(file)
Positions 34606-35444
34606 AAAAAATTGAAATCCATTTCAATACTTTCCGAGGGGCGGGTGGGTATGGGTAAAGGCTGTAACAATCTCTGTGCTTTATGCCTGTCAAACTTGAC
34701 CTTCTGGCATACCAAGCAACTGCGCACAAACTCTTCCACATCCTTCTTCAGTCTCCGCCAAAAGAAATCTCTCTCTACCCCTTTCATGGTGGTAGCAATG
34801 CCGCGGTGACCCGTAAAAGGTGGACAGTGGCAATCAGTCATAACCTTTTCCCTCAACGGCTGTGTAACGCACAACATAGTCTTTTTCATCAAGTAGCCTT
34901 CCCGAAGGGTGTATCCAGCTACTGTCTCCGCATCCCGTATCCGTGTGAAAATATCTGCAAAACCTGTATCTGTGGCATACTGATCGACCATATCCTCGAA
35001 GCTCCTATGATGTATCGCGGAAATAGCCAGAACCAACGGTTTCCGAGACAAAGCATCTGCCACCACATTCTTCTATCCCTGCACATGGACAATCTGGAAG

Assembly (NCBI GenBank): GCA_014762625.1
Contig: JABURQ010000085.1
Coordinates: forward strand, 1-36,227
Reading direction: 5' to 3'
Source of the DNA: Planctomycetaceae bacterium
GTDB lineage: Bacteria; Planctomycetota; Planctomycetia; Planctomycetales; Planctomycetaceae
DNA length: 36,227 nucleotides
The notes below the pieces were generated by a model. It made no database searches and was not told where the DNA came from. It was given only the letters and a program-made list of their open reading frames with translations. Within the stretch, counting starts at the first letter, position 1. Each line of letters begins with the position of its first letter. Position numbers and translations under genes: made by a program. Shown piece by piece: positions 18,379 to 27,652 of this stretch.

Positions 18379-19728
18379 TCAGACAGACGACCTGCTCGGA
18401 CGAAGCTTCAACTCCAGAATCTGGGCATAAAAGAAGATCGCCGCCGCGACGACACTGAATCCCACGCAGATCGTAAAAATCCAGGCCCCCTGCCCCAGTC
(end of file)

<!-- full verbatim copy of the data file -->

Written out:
Positions 34606-35444
34606 AAAAAATTGAAATCCATTTCAATACTTTCCGAGGGGCGGGTGGGTATGGGTAAAGGCTGTAACAATCTCTGTGCTTTATGCCTGTCAAACTTGAC
34701 CTTCTGGCATACCAAGCAACTGCGCACAAACTCTTCCACATCCTTCTTCAGTCTCCGCCAAAAGAAATCTCTCTCTACCCCTTTCATGGTGGTAGCAATG
34801 CCGCGGTGACCCGTAAAAGGTGGACAGTGGCAATCAGTCATAACCTTTTCCCTCAACGGCTGTGTAACGCACAACATAGTCTTTTTCATCAAGTAGCCTT
34901 CCCGAAGGGTGTATCCAGCTACTGTCTCCGCATCCCGTATCCGTGTGAAAATATCTGCAAAACCTGTATCTGTGGCATACTGATCGACCATATCCTCGAA
35001 GCTCCTATGATGTATCGCGGAAATAGCCAGAACCAACGGTTTCCGAGACAAAGCATCTGCCACCACATTCTTCTATCCCTGCACATGGACAATCTGGAAG

Assembly (NCBI GenBank): GCA_014762625.1
Contig: JABURQ010000085.1
Coordinates: forward strand, 1-36,227
Reading direction: 5' to 3'
Source of the DNA: Planctomycetaceae bacterium
GTDB lineage: Bacteria; Planctomycetota; Planctomycetia; Planctomycetales; Planctomycetaceae
DNA length: 36,227 nucleotides
The notes below the pieces were generated by a model. It made no database searches and was not told where the DNA came from. It was given only the letters and a program-made list of their open reading frames with translations. Within the stretch, counting starts at the first letter, position 1. Each line of letters begins with the position of its first letter. Position numbers and translations under genes: made by a program. Shown piece by piece: positions 18,379 to 27,652 of this stretch.

Positions 18379-19728
18379 TCAGACAGACGACCTGCTCGGA
18401 CGAAGCTTCAACTCCAGAATCTGGGCATAAAAGAAGATCGCCGCCGCGACGACACTGAATCCCACGCAGATCGTAAAAATCCAGGCCCCCTGCCCCAGTC